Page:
Currently, we have two cases where AF dumps variables: the first is in /examine and /details available for every edit, where all generated variables are dumped in a table. The other is when you evaluate a filter in /tools, where the result (which is more or less a variable) is dumped. The trouble is that many variables aren't clear: for instance, when the filter evaluates to false you get an empty div element, when it evaluates to true you get "1" and arrays are displayed everywhere as imploded with linebreaks. My proposal is to give different dumps, maybe resemblant to PHP's var_dump, where you get a graphic representation of the variable, together with its type.
@Huji Actually, it is useful: suppose you want to check for equality with added_lines. With the actual dumping you may think it would be enough to do "added_lines === 'TEXT'", which of course will fail because it's an array. So, IMHO users should clearly see when a variable is an array, even if it has a single element.
@Huji of course, it's always better to hear thoughts. I personally couldn't see anything bad in showing technically accurate info, which may help users in understanding some AF weirdness. It's enough to cite arrays, I'd bet few people know which variables are arrays and how to handle them; a reason to this is probably the fact that the method used for distinguishing array is... Putting \n's between elements :-)
From the description, I was thinking in a presentation similar to this:
Personally, I would prefer to have accurate information, making it clear when a variable is an array (even if it has a single element).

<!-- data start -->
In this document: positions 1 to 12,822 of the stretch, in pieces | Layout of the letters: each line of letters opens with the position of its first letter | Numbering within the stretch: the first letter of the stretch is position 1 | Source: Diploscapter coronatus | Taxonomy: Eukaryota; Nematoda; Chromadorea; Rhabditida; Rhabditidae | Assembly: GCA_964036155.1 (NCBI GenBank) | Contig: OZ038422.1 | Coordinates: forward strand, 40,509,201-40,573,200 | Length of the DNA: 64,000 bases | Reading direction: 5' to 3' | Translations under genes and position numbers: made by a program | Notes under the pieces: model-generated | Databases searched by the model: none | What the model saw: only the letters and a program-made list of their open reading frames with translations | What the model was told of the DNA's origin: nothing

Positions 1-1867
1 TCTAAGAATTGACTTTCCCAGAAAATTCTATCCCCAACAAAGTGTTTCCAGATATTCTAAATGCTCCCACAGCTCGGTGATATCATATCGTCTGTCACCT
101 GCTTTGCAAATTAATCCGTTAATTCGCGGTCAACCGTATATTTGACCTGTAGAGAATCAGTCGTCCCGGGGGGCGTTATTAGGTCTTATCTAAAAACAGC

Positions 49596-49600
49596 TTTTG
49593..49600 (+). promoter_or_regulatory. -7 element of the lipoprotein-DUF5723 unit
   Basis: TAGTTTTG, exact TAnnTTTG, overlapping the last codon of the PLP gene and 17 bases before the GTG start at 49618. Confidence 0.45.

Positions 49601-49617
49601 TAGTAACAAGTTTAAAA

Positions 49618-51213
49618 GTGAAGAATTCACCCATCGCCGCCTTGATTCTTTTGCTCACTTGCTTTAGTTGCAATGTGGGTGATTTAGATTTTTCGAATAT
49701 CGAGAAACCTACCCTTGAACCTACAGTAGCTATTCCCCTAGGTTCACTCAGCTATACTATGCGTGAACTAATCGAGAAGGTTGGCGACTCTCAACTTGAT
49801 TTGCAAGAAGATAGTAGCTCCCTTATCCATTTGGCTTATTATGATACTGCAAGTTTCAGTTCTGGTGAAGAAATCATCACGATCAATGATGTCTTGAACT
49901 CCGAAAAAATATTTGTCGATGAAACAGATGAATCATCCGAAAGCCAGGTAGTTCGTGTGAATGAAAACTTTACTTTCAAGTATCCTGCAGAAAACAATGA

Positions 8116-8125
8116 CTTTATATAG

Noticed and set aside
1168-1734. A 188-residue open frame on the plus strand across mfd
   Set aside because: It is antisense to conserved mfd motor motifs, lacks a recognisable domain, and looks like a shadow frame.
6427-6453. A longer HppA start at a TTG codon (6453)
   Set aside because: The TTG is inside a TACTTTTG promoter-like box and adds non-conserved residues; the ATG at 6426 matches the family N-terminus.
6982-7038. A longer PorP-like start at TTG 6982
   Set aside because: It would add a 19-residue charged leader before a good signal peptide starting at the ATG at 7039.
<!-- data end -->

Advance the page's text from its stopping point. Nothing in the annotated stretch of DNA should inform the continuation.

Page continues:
Summing up, what's the current situation? Should we avoid var_export for 1-element arrays? Or even something totally different? I feel like a change like this is strongly needed: especially when debugging with /tools, sometimes is really tricky to decipher the output, especially with array and false: try to put in [false, false, false] and click evaluate to see how useful is the current dumping system :-)
I'm abandoning the second part, i.e. using Geshi highlight, and this is the reason.
When dumping variables we have two possibilities: 1-escape the variable 2-don't escape. Escaping here is only intended as PHP-escaping (not HTML), so for instance the AbuseFilter string 'foo"\'bar would be 'foo\"\\\'bar' in PHP (reminder: outer quotes are added when formatting the variable to make clear that it's a string). However, if we escape it we end up with clogged logs, and users may get confused: for instance, all bold/italic wiki-markup inside text variables would be escaped (The '''foo''' => The \'\'\'foo\'\'\'), and this would surely be a problem for whoever wants to read the logs. Instead, we may choose not to escape it, which is what we're doing right now. However, not escaping means that the outputted code is NOT valid code. Or, at least, it's not what it's meant to be: if we have the string 'foo'bar' (where the outer single quotes are added for formatting), in PHP this is the string 'foo' followed by the identifier bar , followed by a single quote. But since in PHP this is not a single string, Geshi won't highlight it as such, thus creating bizarre results.
For these reasons, I chose to kept easier to read variables, renouncing to colors.